In order to further study the challenges and potential developments of resource utilisation technologies including gas production and storage in space, Air Liquide along with CNES (the French National Centre for Space Studies), the Luxembourg Space Agency (LSA), and the European Space Resources Innovation Centre (ESRIC) have signed a joint Letter of Intent (LOI).
The partnership comes after a CNES-LSA workshop in September 2020 that identified joint initiatives to address the challenges and opportunities arising out of developments in space exploration.
The expertise of all companies involved resulted in discussions pertaining to a shared interest in collaborating in areas such as in-situ production and storage of oxygen and hydrogen, production and storage of hydrogen energy in space and on the lunar surface, technologies for life support, and the refuelling of satellites and launchers in orbit.
Speaking about the initiative, Mathias Link, ad-interim Director of ESRIC, said, “ESRIC is a young initiative like no other in Europe, powered by LSA and the Luxembourg Institute of Science and Technology (LIST), with ESA as a strategic partner.”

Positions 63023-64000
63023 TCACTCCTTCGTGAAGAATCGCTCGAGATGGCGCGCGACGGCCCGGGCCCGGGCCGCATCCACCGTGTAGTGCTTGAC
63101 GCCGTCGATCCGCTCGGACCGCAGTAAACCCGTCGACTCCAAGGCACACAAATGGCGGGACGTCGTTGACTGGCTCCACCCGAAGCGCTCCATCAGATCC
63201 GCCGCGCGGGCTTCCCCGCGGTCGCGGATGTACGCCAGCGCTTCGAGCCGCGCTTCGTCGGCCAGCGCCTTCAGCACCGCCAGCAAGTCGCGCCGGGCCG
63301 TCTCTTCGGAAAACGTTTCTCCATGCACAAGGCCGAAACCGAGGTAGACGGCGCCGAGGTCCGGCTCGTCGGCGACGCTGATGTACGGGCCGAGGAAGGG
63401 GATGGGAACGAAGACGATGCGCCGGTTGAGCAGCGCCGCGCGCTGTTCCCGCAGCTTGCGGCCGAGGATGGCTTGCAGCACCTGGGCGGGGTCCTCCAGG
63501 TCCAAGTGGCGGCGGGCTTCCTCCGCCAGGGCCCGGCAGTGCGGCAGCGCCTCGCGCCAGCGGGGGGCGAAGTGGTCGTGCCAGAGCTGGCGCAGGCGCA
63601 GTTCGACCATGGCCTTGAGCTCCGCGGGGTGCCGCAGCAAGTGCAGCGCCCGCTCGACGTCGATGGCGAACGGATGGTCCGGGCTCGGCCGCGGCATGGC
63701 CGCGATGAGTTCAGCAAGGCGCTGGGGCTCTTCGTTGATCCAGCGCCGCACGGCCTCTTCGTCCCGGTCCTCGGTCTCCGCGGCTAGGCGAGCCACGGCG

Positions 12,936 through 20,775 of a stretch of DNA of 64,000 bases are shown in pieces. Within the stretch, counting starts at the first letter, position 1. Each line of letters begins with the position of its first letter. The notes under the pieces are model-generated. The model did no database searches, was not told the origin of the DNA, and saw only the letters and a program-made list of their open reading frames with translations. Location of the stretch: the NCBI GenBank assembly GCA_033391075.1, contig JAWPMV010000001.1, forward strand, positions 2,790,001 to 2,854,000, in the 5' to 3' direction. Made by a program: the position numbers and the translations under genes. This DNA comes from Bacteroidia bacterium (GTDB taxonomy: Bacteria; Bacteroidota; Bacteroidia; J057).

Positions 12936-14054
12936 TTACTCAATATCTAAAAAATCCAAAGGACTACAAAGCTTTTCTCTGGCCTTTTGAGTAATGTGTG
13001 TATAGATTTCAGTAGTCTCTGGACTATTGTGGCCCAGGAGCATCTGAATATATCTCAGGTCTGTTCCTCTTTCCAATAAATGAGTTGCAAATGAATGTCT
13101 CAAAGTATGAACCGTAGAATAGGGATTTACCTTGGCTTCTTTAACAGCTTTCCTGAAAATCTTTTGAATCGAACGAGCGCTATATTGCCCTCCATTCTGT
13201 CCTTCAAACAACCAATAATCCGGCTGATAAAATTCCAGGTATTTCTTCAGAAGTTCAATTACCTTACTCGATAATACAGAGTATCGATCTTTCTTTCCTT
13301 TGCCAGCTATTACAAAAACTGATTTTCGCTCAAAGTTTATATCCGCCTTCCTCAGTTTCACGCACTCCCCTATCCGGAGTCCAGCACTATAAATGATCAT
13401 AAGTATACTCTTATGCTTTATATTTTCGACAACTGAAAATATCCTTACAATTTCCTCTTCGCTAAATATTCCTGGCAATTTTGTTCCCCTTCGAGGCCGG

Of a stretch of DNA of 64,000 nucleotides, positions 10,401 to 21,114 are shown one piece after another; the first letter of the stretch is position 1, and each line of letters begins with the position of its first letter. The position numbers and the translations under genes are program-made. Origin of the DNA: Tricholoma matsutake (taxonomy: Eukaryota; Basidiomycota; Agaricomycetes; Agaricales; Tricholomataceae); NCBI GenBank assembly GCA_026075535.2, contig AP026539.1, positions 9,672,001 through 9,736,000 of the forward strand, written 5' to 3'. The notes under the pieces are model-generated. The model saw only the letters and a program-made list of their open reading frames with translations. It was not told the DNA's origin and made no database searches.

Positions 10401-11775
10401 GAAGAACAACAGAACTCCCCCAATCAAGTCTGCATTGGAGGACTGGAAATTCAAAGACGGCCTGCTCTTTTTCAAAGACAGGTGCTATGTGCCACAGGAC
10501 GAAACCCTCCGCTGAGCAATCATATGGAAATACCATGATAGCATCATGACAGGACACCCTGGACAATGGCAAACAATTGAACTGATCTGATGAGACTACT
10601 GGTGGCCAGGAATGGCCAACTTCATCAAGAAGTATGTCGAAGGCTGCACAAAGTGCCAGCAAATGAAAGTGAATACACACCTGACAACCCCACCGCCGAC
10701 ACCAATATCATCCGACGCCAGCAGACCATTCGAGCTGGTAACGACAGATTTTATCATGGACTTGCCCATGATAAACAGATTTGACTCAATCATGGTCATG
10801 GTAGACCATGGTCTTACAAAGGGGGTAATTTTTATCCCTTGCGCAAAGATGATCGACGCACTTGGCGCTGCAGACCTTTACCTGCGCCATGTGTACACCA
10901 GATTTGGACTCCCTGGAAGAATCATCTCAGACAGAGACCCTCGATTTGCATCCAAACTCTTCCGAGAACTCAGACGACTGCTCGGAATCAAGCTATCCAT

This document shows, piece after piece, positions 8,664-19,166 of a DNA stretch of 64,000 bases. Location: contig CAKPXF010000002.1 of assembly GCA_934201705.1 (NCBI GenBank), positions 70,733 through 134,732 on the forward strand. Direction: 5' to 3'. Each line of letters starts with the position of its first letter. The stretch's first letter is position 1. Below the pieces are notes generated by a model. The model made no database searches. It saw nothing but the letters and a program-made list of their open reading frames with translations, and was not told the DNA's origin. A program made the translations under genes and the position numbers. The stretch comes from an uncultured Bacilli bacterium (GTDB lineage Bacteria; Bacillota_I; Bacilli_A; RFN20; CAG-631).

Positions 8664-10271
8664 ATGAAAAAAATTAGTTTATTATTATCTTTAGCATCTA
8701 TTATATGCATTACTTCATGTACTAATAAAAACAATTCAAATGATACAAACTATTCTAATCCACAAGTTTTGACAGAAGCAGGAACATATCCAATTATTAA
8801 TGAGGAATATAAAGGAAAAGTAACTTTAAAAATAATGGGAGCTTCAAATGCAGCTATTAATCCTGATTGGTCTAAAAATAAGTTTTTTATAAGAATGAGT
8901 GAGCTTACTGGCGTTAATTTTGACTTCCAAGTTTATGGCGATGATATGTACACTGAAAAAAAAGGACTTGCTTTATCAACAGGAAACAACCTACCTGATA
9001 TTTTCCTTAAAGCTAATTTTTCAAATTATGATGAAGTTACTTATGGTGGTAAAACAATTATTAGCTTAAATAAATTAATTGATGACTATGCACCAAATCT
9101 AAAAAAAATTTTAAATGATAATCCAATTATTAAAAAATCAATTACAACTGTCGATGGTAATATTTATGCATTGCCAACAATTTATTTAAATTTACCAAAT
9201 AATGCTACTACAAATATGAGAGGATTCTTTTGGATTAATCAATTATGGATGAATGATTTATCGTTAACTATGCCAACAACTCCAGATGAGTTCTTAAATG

“We believe this new collaboration between France and Luxembourg will be instrumental in developing our centre and we’re delighted to be working with players like CNES and Air Liquide.”
Benoît Hilbert, General Manager, Air Liquide Advanced Technologies, mirrored the views of Link, mentioning that Air Liquide intends to contribute, along with its partners to the emergence of a virtuous loop by creating synergies between their terrestrial and space technologies with the aim of their mutual improvement.
He added, “We are pleased to bring our expertise for a more sustainable development of space
Part of the discussions between the four companies involves forming joint teams in order to develop projects aimed at developing technologies that will make long-term space exploration far more viable, including the in-situ production and utilisation of gases.
Commenting on how these discussions will contribute to future space exploration, Marc Serres, CEO, LSA, said, “Space resources will be key for future space exploration.”
“Being able to exploit them is a crucial steppingstone to build a permanent human presence in space.”
This opportunity for further utilisation of space resources and exploration reflected the framework agreement signed between CNES and Luxembourg in 2009 that identified a range of areas for cooperation including remote sensing and satellite technology development.